•Reduce daily sodium intake to less than 2,300 milligrams (mg) and further reduce intake to 1,500 mg among persons who are 51 and older and those of any age who are African American or have hypertension, diabetes, or chronic kidney disease. The 1,500 mg recommendation applies to about half of the U.S. population, including children, and the majority of adults.
•Consume less than 10 percent of calories from saturated fatty acids by replacing them with monounsaturated and polyunsaturated fatty acids.
•Consume less than 300 mg per day of dietary cholesterol.
•Keep trans fatty acid consumption as low as possible by limiting foods that contain synthetic sources of trans fats, such as partially hydrogenated oils, and by limiting other solid fats.
•Reduce the intake of calories from solid fats and added sugars.

How is the average American going to calculate their daily intake of sodium and saturated fat? Well, except the low percentage of us already trying to be good doobies and are using food tracking software. Is there really strong evidence for limiting dietary cholesterol when most of our cholesterol comes from internal production and the link between total cholesterol and heart disease not that strong.  (Answer: NO) Won’t people see the mixed messages about limiting cholesterol yet using eggs and shrimp as “good food”? (And they are good foods.)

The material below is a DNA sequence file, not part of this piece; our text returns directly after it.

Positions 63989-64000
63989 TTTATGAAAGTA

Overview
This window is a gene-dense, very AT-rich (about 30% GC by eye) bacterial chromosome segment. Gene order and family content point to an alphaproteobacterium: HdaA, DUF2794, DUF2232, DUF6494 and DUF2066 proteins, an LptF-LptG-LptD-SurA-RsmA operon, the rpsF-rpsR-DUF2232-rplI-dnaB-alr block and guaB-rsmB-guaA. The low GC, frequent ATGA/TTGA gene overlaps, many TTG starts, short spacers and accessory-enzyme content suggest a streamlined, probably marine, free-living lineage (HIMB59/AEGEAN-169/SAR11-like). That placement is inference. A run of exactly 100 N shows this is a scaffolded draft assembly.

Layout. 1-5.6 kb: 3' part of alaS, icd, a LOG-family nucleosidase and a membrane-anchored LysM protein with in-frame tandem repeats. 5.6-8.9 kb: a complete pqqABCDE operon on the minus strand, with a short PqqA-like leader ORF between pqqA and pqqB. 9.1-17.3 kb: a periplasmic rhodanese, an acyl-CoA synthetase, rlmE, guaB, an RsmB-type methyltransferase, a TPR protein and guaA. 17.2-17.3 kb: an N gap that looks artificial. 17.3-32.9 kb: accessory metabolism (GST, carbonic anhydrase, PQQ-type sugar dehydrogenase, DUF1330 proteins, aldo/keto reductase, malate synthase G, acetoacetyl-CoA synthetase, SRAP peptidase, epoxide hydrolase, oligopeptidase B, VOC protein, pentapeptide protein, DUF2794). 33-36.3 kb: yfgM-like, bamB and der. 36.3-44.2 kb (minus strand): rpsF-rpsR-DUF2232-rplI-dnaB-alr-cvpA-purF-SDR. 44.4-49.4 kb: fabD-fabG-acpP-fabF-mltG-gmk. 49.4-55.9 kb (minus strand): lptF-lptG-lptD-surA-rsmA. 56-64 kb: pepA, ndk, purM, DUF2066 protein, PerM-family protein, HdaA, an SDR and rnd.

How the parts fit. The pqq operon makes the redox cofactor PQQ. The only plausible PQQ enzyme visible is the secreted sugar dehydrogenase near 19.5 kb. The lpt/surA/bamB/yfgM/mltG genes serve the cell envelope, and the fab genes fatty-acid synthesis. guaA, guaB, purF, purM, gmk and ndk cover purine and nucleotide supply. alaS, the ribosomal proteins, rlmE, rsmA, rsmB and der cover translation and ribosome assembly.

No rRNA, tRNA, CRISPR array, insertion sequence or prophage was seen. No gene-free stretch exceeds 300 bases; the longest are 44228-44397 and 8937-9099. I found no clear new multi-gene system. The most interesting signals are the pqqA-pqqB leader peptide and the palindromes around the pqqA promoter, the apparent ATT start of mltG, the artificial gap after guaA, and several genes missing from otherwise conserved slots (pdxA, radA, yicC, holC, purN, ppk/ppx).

Who is least served by these new guidelines ? 1) The poor, who already have difficulty finding affordable lean protein; when more affordable food is higher in salt and sugar; who are assaulted by the fast food industry (Micky D’s anyone?) and are not be reached easily by generic guideline messages. 2) The obese who don’t lose weight on the “one-size-fits-all” diet of limiting calories. 3) Medical professionals looking for something to tell their patients/clients other besides “eat less, enjoy it more”.